# Visualizing simultaneous iteration methods for polynomial roots

Posted 1 year ago
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 One of my longstanding research interests in numerical analysis has been the family of "simultaneous iteration" methods for finding polynomial roots. (See e.g. McNamee's book for a comprehensive survey.) Briefly put, these are modified Newton-Raphson methods that allow one to find the roots of a polynomial all at once, as opposed to finding them one at a time and "deflating".I had the idea to visualize how these algorithms gradually proceed from initial approximations to the roots, up to convergence. After a number of experiments, I settled on using domain coloring for visualization. I have found that the logarithmic derivatives of polynomials gave particularly striking plots.For this post, I have used the scaled exponential sum of degree 20: $$\frac{20!}{20^{20}}\sum_{k=0}^{20}\frac{(20z)^k}{k!}$$as the example polynomial whose roots we want to see. It is known that the zeroes of this polynomial asymptotically approach the so-called Szeg? curve as the polynomial degree goes to infinity. expPoly[x_] = With[{n = 20}, Sum[(n! (n x)^k)/(k! n^n), {k, 0, n}]]  I will now look at two of the most popular simultaneous iteration methods. The first one is the (Weierstrass-)Durand-Kerner method, $$x_i^{(k+1)}=x_i^{(k)}-\frac{p(x_i^{(k)})}{\prod\limits_{j\neq i} (x_i^{(k)}-x_j^{(k)})},\qquad i=1\dots n;\; k=0,1,\dots$$which is (typically) quadratically convergent. (Note that in simultaneous iteration methods, the polynomials are always assumed to be monic (i.e., unit leading coefficient).)Implementing the iteration is easy using FixedPointList[]. As is customary with these methods, we use as a starting approximation points equispaced around the unit circle, and slightly rotated: ptsdk = FixedPointList[# - expPoly[#]/Table[Apply[Times, #[[k]] - Delete[#, k]], {k, Length[#]}] &, N[Exp[2 ? I Range[0, 19]/20 - I ?/40]], 40, SameTest -> (EuclideanDistance[##] < 1.*^-6 &)]; I use a loose convergence criterion that is good enough for visualization purposes.For the domain coloring plot, I will use a slightly modified version of the DLMF color scheme, based on an idea of Quilez. DLMFPhaseColor[u_, s_:1, b_:1] := Module[{rgb}, rgb = Clip[{1, -1, -1} Abs[{8, 4, 8} Mod[u/(2 ?), 1] - {9, 3, 11}/2] + {-3, 3, 5}/2, {0, 1}]; rgb = (3 - 2 rgb) rgb^2; Apply[RGBColor, b (1 + s (rgb - 1))]] I then use a simplified version of code originally written by user Heike on Mathematica Stack Exchange: dcdk = RegionPlot[True, {x, -9/8, 9/8}, {y, -9/8, 9/8}, ColorFunction -> Function[{x, y}, DLMFPhaseColor[Arg[Total[1/(x + I y - #)]]]], ColorFunctionScaling -> False, Frame -> False, PlotPoints -> 405] & /@ ptsdk; (This takes some time, due to the high PlotPoints setting.)We can now see an animation: ListAnimate[dcdk] The other method I will be looking at in this post is the (typically) cubically convergent Ehrlich-Aberth(-Maehly) method, $$x_i^{(k+1)}=x_i^{(k)}-\frac{\tfrac{p(x_i^{(k)})}{p^\prime(x_i^{(k)})}}{1-\tfrac{p(x_i^{(k)})}{p^\prime(x_i^{(k)})}\sum\limits_{j\neq i} \tfrac1{x_i^{(k)}-x_j^{(k)}}},\qquad i=1\dots n;\; k=0,1,\dots$$which is also one of the methods available in Mathematica's NSolve[]/NRoots[].Unfortunately, I have no way to get the iterates generated by NSolve[], so I had to reimplement the method myself. We can use essentially the same code as was used for Durand-Kerner, with a few changes: ptsea = FixedPointList[With[{ld = expPoly[#]/expPoly'[#]}, # - ld/(1 - ld Table[Tr[1/(#[[k]] - Delete[#, k])], {k, Length[#]}])] &, N[Exp[2 ? I Range[0, 19]/20 - I ?/40]], 40, SameTest -> (EuclideanDistance[##] < 1.*^-6 &)]; dcea = RegionPlot[True, {x, -9/8, 9/8}, {y, -9/8, 9/8}, ColorFunction -> Function[{x, y}, DLMFPhaseColor[Arg[Total[1/(x + I y - #)]]]], ColorFunctionScaling -> False, Frame -> False, PlotPoints -> 405] & /@ ptsea; ListAnimate[dcea] It would be interesting to use this visualization technique on other polynomials with interesting root structure, as well as other simultaneous iteration methods. Answer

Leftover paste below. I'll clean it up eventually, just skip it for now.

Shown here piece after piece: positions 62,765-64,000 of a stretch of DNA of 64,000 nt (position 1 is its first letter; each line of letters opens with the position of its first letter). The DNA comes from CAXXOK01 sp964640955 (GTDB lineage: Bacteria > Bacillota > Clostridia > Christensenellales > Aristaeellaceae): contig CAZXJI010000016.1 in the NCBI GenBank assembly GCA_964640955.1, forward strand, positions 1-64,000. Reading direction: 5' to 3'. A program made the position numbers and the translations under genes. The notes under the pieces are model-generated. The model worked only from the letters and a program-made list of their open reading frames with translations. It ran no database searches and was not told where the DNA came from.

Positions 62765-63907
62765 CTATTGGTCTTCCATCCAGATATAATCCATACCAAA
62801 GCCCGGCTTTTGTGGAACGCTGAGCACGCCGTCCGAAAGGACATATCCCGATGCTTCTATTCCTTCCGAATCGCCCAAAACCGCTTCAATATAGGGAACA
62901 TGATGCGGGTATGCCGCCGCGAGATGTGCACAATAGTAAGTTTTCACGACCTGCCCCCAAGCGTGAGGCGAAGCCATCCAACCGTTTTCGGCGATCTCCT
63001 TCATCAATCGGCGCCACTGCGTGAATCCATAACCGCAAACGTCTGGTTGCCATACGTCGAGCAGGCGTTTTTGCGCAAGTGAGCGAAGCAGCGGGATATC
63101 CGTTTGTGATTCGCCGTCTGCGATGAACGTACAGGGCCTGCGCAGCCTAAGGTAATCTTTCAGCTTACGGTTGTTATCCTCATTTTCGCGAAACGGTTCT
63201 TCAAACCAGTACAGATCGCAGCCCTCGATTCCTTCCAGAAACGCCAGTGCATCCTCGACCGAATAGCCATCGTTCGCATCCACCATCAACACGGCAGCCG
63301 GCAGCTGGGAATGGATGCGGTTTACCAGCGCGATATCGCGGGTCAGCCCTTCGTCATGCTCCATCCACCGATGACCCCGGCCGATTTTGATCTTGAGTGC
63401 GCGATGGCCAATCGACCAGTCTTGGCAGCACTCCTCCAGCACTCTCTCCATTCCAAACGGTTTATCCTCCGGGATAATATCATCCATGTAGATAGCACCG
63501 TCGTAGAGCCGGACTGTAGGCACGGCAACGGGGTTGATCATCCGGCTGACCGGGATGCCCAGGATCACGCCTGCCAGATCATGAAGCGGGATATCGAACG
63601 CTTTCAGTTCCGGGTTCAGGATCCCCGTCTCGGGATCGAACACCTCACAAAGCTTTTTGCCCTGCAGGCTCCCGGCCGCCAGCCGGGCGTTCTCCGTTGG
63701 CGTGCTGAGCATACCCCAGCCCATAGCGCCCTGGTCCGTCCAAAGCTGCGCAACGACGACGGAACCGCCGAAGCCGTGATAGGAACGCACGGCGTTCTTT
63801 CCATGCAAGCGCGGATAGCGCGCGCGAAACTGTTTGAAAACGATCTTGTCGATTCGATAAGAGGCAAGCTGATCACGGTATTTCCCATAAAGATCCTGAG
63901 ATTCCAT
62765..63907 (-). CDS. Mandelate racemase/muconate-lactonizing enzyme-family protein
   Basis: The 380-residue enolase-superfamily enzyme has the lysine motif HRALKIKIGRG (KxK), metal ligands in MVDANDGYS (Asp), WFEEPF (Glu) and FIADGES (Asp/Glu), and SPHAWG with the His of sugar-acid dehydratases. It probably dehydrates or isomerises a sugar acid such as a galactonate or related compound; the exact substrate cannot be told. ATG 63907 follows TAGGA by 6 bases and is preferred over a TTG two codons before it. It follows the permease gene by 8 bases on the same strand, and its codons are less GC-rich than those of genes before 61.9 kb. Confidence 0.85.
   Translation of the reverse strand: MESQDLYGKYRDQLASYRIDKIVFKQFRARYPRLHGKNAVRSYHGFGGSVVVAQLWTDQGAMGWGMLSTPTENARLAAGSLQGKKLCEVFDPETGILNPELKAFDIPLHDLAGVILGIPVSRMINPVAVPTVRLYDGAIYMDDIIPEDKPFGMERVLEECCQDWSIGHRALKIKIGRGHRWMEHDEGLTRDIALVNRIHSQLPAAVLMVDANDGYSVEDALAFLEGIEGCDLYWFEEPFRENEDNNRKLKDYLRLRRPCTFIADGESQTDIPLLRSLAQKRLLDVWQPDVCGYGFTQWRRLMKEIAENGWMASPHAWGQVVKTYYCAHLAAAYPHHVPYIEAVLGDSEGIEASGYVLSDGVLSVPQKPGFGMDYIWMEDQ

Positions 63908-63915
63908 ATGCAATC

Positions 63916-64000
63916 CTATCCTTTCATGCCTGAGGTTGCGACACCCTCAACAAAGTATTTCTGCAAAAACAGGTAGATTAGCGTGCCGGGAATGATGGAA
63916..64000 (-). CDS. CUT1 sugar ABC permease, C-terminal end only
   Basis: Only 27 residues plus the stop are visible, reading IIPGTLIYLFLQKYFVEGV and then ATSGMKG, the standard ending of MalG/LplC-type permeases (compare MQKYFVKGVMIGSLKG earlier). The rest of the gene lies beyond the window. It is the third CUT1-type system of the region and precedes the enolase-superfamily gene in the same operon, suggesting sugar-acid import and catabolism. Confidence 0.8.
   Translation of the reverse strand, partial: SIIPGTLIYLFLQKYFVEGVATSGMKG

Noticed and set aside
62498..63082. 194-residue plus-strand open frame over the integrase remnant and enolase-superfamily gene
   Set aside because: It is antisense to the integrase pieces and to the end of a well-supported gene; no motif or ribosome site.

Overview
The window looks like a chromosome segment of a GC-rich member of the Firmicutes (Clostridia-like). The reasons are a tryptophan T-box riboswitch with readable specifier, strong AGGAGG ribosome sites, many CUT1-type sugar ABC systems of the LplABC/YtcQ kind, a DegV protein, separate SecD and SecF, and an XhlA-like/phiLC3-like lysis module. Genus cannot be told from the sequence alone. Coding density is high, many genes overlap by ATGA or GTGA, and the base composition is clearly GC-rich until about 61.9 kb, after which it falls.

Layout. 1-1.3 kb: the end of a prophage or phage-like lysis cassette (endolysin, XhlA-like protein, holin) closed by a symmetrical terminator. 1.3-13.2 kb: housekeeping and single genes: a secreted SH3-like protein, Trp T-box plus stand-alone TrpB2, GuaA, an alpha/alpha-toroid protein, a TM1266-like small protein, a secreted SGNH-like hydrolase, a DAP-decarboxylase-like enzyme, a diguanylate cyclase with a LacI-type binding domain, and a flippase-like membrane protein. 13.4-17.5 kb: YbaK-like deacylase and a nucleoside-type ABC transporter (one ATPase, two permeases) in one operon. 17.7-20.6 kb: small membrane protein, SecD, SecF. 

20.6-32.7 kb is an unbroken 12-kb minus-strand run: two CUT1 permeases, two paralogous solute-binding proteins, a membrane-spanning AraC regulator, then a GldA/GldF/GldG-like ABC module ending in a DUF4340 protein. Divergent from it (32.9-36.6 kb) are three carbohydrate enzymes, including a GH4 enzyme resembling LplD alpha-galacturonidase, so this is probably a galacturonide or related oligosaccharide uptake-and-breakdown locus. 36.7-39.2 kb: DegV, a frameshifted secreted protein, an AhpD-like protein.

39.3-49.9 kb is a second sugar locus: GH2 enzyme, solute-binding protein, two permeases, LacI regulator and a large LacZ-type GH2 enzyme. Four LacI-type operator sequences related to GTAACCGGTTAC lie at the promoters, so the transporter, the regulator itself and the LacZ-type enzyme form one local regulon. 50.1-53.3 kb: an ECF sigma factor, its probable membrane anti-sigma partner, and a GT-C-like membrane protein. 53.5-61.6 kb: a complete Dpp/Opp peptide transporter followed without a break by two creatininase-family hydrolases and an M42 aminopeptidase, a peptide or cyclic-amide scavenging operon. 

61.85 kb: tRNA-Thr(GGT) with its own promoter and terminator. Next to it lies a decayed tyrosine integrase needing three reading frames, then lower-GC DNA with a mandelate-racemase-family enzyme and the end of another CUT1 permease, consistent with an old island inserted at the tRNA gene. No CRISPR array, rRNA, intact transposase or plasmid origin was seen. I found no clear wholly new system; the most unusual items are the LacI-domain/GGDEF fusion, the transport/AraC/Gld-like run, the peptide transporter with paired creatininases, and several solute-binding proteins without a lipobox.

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Posted 1 year ago - Congratulations! This post is now a Staff Pick as distinguished by a badge on your profile! Thank you, keep it coming, and consider contributing your work to the The Notebook Archive! Answer
Posted 1 year ago
 Postscript: people using version 12 should now be able to use the new function ComplexPlot[] to visualize the iterations instead of the functions I wrote. Answer
Posted 1 year ago
 Hi J.M. Tanx for contributing your work. I have learned a lot from it. sasan Answer